Children of same-sex parents have more psychological problems
Posted on July 8, 2016 by Dr. Eowyn
Sociologist Paul Sullins of the Catholic University of America, however, has gone against the Tyranny of Political Correctness. In 2014, his research found that children of same-sex parents have more than twice the emotional problems as children of opposite-sex parents. In another study he found that ADHD is also twice as common among these children.
Carolyn Moynihan reports for MercatorNet, July 4, 2016, that Sullins has followed up that research with the first ever study following a cohort of children with same-sex parents into adulthood. Published as “Invisible Victims: Delayed Onset Depression Among Adults with Same-Sex Parents” in the journal Depression Research and Treatment, the study confirmed Sullins’ previous research. In adulthood, by the age of 28, children of same-sex parents have more psychological problems than children of opposite-sex parents, including:
- Being more than twice as likely (2.25 times) to suffer depression.Sullins found that depression surged among children of same-sex parents from 18% in adolescence to a shocking 51% (one in every two!) by the time those children become adults. In contrast, depression among children with opposite-sex parents actually decreased in adulthood, dropping 22% in adolescence to 20% in adulthood.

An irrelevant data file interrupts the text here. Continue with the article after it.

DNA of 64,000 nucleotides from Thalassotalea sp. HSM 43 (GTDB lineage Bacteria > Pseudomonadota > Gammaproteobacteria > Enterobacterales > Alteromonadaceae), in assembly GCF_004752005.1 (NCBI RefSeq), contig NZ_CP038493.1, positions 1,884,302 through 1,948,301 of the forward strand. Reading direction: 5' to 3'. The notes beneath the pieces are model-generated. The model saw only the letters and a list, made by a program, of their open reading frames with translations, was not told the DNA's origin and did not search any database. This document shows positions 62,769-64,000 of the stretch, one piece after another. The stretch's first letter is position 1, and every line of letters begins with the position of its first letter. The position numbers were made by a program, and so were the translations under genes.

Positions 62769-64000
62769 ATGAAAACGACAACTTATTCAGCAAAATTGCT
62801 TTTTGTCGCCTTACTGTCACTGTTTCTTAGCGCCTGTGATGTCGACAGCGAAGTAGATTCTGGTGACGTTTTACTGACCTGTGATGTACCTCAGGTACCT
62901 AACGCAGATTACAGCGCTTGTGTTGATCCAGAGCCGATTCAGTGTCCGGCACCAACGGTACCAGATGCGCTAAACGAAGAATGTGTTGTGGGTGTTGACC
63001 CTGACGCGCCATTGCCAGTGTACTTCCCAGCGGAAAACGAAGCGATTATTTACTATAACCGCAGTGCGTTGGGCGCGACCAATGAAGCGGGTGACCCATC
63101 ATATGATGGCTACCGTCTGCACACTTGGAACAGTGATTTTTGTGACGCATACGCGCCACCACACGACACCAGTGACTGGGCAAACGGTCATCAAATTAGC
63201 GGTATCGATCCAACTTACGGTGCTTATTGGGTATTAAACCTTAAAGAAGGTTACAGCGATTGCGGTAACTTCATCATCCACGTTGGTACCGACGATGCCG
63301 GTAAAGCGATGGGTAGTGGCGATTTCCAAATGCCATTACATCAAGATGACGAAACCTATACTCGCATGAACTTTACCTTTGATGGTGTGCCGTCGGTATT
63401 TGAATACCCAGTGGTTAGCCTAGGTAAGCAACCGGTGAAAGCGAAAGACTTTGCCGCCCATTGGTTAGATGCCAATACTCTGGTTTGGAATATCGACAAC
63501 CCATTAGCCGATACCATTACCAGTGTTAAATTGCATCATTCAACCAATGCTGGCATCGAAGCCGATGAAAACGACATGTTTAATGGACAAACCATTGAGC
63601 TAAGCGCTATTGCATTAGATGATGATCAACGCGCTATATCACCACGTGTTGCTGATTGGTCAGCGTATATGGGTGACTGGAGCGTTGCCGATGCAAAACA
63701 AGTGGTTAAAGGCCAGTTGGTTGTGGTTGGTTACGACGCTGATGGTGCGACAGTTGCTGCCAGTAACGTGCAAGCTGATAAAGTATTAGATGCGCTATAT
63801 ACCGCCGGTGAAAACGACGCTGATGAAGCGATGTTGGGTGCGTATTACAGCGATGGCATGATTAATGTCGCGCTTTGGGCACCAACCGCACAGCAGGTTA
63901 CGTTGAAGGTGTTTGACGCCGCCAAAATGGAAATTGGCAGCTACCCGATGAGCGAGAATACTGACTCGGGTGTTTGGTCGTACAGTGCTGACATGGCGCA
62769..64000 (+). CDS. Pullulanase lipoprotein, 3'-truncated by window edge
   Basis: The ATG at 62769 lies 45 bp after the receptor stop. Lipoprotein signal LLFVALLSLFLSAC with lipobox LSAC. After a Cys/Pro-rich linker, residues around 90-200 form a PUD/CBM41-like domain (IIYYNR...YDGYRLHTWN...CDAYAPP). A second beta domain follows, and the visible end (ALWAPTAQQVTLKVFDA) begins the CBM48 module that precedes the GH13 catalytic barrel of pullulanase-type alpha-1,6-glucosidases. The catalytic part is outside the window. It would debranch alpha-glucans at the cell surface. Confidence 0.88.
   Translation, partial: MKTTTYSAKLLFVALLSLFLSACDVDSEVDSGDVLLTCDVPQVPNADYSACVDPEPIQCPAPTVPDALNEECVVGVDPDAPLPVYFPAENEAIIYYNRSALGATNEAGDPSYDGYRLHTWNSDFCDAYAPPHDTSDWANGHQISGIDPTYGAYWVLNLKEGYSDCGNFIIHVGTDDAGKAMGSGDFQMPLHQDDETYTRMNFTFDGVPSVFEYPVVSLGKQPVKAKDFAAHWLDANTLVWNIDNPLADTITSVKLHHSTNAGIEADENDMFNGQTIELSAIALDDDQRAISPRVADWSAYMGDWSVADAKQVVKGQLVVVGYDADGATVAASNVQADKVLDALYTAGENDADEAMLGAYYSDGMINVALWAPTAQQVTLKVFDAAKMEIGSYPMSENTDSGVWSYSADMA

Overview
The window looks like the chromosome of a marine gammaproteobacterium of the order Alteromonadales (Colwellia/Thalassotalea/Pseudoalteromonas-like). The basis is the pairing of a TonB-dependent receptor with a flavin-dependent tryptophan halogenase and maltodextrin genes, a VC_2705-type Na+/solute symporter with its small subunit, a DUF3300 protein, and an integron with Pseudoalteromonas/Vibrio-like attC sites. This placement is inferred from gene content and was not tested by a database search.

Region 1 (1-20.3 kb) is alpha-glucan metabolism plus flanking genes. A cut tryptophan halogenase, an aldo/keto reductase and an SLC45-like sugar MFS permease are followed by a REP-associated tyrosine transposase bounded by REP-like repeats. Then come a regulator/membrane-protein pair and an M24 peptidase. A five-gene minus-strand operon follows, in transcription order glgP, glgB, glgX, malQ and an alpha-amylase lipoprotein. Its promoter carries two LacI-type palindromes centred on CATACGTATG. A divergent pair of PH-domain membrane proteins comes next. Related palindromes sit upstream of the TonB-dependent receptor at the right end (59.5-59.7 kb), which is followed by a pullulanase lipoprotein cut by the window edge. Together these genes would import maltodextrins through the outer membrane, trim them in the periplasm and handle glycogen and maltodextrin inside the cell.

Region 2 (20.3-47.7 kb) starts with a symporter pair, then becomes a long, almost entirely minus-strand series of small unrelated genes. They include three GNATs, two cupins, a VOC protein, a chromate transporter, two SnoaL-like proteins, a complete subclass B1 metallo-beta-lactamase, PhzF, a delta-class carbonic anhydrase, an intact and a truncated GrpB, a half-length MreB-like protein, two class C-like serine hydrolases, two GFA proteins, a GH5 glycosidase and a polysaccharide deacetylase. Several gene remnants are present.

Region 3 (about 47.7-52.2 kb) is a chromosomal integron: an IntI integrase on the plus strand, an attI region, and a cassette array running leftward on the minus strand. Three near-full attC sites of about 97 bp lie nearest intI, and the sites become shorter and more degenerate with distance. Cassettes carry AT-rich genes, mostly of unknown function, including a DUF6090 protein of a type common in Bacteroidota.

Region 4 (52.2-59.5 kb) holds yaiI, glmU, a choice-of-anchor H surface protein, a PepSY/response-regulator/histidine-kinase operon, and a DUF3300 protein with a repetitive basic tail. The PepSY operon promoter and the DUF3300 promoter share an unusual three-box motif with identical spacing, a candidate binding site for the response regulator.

- Having higher rates of anxiety and three times as many suicidal thoughts.
- Higher rates of obesity: Whereas 31% of children of opposite-sex parents became obese in young adulthood, a whopping 72% of children from same-sex households became obese in adulthood.
- Higher rates of social stigma: The higher rates of obesity could have contributed to perceptions of social stigma — of nearly 37% among children of same-sex parents, compared with 7% among other young people. Both obesity and stigma have known associations with depression.
- Higher rates of feeling distant from one or both parents.
- Higher proportions of them experienced parental abuse: 90% (at Wave III) and 85% (at Wave IV) of young adults with same-sex parents reported childhood abuse by their parents. The types of abuse ranged from forced sexual activity and hitting to verbal and emotional abuse. 80% of the childhood abuse reported by children of same-sex parents was in the form of verbal and emotional abuse.